‘Of course, there is the old-fashioned way of writing letters. Sending handwritten letters seems antiquated, especially when social media and instant messaging are easily accessible. 

‘But by relying solely on digital communication, we often sacrifice intimacy for convenience.’

Dennis also suggests using social media to find interest and hobby groups. It can be handy if you are moving to a new area and want to know the community.

What if you gave your pal a ring rather than liking her tweets? (Picture: Getty / metro.co.uk

Set boundaries with social media

Despite the addictive nature of social platforms, Dennis says it is possible to set reasonable and realistic boundaries.

‘Just because you’re online doesn’t mean you have to be available (in a work sense and personal space sense),’ he says.

‘Another thing you can do is set a time limit; it might seem difficult at first, but you can choose other pre-sleep activities such as reading a book or listening to calming music.

‘It can also be helpful to focus on doing one thing at a time. How often do you scroll through your socials while doing other things like watching TV, walking – or sitting through a Zoom meeting?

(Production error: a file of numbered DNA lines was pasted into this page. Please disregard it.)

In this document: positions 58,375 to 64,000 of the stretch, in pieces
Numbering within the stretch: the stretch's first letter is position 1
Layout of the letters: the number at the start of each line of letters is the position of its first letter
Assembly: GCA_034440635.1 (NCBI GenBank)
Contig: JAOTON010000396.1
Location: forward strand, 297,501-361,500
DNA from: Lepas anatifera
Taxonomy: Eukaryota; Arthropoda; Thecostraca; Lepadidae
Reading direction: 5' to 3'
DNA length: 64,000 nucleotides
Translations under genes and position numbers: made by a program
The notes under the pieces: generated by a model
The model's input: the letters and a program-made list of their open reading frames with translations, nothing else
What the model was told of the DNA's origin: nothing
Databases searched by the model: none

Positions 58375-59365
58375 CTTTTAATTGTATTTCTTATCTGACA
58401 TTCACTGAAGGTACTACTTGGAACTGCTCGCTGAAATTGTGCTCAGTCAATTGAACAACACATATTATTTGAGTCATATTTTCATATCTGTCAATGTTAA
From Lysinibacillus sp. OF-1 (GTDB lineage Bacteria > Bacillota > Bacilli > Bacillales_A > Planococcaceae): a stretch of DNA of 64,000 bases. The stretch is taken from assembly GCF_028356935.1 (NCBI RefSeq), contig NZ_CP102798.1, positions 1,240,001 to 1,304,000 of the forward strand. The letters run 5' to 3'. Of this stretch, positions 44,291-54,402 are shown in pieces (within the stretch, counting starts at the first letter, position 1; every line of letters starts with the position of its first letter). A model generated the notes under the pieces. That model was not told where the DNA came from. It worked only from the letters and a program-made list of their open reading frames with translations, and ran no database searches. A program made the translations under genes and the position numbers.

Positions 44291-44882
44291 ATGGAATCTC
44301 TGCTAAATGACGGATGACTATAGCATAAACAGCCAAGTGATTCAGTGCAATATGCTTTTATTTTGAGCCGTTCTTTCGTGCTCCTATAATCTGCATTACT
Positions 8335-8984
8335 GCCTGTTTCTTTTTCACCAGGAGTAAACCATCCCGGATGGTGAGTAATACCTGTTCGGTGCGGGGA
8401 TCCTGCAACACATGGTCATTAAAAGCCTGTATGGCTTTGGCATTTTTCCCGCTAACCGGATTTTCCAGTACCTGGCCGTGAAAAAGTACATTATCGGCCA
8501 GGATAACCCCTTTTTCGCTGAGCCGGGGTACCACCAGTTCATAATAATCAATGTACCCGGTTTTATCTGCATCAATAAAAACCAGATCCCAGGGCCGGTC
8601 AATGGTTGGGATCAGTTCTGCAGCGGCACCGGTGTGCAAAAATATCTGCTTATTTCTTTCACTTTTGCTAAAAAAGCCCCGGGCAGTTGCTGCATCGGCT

Multitasking is overrated. It doesn’t work well. So train yourself to focus on a specific task instead of doing it alongside your socials.’

Use social media for work

Social media can also be used to catapult our careers, promote our companies and connect with new clients.

If it is utilised correctly, social media can help people find new companies or people whose skills are compatible.

It can provide a space for people to network to find new opportunities and allow individuals to become established experts in their field.

Social media consultant and business coach Georgia Aldridge believes that we are fortunate to have social media.

‘Social media has become a place where people can now start businesses with zero capital (and turn it into something extraordinary),’ Georgia tells us. ‘It has become a place to learn a whole new subject or skill at no cost and a place to network and meet people who you would have never usually come into contact with.’

Click with caution (Picture: Getty/Metro.co.uk)

Be mindful of what you’re putting online